16. Sagezza, Immaginazione E Giudizio Pratico. Studio Su Aristotele E Kant, by Alfredo Ferrarin. [REVIEW]Katerina Deligiorgi - 2008 - Journal of the British Society for Phenomenology 39 (3):334-336.
  17. Hegel's Theory of Imagination, by Jennifer Ann Bates. [REVIEW]Katerina Deligiorgi - 2008 - Journal of the British Society for Phenomenology 39 (3):334-336.
  18. Imagination in Kant's Critique of Practical Reason, by Bernard Freydberg. [REVIEW]Katerina Deligiorgi - 2008 - Journal of the British Society for Phenomenology 39 (3):334-336.
  19. Humor, Contempt, and the Exemption From Sense.Bryan Lueck - 2020 - Philosophy Today 64 (1):205-220.
    Building on the theory of humor advanced by Yves Cusset in his recent book Rire: Tractatus philo-comicus, I argue that we can understand the phenomenon in terms of what Jean-Luc Nancy, following Roland Barthes, has called the exemption from sense. I attempt to show how the humorous sensibility, understood in this way, is entirely incompatible with the experience of others as contemptible. I conclude by developing some of the normative implications of this, focusing specifically on the question whether it is (...)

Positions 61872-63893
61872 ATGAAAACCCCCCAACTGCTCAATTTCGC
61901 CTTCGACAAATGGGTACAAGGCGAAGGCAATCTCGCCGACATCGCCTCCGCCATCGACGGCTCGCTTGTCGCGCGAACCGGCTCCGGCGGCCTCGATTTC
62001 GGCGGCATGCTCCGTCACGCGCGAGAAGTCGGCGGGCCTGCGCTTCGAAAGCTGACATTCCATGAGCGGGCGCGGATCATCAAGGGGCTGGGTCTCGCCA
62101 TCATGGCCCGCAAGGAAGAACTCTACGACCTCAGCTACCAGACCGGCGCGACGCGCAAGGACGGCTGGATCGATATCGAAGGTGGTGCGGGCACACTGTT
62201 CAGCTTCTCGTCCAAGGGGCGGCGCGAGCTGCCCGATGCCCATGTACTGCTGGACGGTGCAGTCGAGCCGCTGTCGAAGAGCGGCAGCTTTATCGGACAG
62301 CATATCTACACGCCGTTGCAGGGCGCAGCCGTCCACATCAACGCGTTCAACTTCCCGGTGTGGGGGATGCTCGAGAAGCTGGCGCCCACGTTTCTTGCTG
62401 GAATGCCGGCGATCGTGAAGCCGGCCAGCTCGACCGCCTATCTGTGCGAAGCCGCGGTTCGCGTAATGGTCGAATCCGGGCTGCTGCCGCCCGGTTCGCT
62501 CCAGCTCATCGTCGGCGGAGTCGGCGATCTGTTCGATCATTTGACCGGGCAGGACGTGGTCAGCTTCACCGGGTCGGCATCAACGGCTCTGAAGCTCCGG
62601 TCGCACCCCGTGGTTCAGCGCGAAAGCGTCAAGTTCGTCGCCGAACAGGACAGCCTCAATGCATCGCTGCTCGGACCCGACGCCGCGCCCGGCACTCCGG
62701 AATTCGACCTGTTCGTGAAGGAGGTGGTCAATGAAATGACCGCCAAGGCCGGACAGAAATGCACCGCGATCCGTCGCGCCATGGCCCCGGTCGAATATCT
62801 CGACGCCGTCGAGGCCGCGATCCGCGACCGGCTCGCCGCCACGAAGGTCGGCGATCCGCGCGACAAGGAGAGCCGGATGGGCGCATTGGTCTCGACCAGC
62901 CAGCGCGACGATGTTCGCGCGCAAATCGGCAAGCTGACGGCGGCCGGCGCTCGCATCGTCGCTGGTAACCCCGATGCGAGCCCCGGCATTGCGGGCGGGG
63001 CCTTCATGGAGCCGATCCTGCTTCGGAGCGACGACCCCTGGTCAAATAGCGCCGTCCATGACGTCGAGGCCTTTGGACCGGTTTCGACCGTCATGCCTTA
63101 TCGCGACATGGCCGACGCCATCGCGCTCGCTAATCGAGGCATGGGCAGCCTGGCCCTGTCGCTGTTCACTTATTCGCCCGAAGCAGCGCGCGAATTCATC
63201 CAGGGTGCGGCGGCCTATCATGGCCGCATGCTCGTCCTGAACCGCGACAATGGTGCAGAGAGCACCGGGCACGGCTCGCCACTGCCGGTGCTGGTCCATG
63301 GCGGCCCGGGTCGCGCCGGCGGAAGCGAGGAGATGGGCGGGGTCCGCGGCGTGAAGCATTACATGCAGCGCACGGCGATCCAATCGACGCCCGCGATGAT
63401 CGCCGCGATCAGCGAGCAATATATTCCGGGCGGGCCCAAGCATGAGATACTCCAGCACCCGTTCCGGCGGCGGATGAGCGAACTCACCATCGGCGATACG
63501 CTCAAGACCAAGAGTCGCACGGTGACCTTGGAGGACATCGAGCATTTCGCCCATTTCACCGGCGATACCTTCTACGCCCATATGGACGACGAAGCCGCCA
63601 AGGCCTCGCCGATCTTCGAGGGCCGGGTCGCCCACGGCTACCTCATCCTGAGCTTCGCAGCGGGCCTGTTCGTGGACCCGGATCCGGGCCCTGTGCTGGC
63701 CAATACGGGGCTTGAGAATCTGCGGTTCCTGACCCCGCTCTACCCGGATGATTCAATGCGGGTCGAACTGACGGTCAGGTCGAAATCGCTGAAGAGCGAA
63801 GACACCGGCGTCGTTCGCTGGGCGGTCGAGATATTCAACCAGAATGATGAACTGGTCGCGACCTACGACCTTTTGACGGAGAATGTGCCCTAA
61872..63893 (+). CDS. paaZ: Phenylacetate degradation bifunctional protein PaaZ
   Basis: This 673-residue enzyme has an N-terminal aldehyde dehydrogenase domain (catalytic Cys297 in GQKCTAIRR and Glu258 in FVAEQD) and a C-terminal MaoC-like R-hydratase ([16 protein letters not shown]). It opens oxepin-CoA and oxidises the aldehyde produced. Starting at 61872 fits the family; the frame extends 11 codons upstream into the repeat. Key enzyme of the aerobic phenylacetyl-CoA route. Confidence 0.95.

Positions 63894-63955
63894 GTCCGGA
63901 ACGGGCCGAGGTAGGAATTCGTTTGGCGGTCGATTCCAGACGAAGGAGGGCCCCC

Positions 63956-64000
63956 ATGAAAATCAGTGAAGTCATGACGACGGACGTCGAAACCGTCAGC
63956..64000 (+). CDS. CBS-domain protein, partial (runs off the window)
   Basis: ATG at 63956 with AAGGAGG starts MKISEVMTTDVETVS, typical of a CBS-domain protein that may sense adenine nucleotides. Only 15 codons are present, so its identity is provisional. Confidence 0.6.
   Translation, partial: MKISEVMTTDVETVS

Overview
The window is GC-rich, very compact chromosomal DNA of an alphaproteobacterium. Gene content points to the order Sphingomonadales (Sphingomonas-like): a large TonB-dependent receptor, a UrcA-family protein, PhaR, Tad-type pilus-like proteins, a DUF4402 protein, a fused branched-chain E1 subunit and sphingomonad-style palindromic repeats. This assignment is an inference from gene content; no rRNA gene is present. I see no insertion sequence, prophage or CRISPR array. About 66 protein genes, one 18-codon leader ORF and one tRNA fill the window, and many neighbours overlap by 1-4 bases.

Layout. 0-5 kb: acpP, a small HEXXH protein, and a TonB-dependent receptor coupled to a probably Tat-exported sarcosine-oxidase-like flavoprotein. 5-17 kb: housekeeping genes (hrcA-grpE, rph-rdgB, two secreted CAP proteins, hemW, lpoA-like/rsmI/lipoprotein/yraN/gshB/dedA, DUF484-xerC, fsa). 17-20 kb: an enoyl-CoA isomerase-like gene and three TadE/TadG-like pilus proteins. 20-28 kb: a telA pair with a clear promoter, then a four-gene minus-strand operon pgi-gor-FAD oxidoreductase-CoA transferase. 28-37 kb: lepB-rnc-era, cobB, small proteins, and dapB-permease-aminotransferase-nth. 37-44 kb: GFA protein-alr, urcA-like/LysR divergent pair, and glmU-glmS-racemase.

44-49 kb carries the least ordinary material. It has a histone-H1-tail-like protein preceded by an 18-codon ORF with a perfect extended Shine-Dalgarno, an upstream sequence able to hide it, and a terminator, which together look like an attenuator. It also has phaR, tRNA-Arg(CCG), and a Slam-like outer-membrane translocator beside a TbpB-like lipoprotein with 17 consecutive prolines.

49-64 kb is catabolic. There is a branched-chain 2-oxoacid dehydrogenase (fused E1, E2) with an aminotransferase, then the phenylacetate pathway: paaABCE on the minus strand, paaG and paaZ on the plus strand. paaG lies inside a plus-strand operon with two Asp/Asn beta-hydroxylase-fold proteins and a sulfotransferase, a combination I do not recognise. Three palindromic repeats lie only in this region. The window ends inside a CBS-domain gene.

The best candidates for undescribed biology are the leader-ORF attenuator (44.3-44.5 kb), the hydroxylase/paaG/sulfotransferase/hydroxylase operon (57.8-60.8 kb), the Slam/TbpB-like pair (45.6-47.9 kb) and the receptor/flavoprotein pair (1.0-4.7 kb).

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  20. Recontextualizing Kant's Theory of Imagination.Rudolf Makkreel - 2013 - In Michael Thompson (ed.), Imagination in Kant's Critical Philosophy. Boston, USA: De Gruyter. pp. 205-220.
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  21. Legislating Fantasms: Girls Lean Back Everywhere: The Law of Obscenity and the Assault on Genius. E. De Grazia.Yifat Hachamovitch - 1992 - Cardozo Studies in Law and Literature 4 (2):289-304.